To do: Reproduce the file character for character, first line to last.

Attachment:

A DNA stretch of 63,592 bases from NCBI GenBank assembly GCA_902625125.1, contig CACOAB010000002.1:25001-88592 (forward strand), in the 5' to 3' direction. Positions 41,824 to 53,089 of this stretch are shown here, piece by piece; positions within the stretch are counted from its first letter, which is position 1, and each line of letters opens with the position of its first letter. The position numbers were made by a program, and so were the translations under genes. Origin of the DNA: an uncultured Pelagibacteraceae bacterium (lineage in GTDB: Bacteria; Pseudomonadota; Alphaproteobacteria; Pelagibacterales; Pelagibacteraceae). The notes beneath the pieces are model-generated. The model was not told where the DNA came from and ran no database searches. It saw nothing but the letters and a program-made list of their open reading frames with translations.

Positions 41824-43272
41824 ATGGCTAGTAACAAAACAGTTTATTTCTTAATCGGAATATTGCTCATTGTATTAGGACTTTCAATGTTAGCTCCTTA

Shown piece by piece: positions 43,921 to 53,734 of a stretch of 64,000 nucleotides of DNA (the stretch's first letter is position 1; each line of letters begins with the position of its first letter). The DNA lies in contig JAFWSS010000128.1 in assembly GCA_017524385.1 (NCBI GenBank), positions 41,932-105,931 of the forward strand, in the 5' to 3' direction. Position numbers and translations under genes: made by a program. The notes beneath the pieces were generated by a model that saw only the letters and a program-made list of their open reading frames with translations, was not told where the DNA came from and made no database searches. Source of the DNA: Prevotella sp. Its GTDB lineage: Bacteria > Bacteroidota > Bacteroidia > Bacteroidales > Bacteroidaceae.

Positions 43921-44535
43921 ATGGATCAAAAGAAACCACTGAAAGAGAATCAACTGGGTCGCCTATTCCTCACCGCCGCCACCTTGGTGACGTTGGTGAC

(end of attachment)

A DNA stretch of 63,592 bases from NCBI GenBank assembly GCA_902625125.1, contig CACOAB010000002.1:25001-88592 (forward strand), in the 5' to 3' direction. Positions 41,824 to 53,089 of this stretch are shown here, piece by piece; positions within the stretch are counted from its first letter, which is position 1, and each line of letters opens with the position of its first letter. The position numbers were made by a program, and so were the translations under genes. Origin of the DNA: an uncultured Pelagibacteraceae bacterium (lineage in GTDB: Bacteria; Pseudomonadota; Alphaproteobacteria; Pelagibacterales; Pelagibacteraceae). The notes beneath the pieces are model-generated. The model was not told where the DNA came from and ran no database searches. It saw nothing but the letters and a program-made list of their open reading frames with translations.

Positions 41824-43272
41824 ATGGCTAGTAACAAAACAGTTTATTTCTTAATCGGAATATTGCTCATTGTATTAGGACTTTCAATGTTAGCTCCTTA

Shown piece by piece: positions 43,921 to 53,734 of a stretch of 64,000 nucleotides of DNA (the stretch's first letter is position 1; each line of letters begins with the position of its first letter). The DNA lies in contig JAFWSS010000128.1 in assembly GCA_017524385.1 (NCBI GenBank), positions 41,932-105,931 of the forward strand, in the 5' to 3' direction. Position numbers and translations under genes: made by a program. The notes beneath the pieces were generated by a model that saw only the letters and a program-made list of their open reading frames with translations, was not told where the DNA came from and made no database searches. Source of the DNA: Prevotella sp. Its GTDB lineage: Bacteria > Bacteroidota > Bacteroidia > Bacteroidales > Bacteroidaceae.

Positions 43921-44535
43921 ATGGATCAAAAGAAACCACTGAAAGAGAATCAACTGGGTCGCCTATTCCTCACCGCCGCCACCTTGGTGACGTTGGTGAC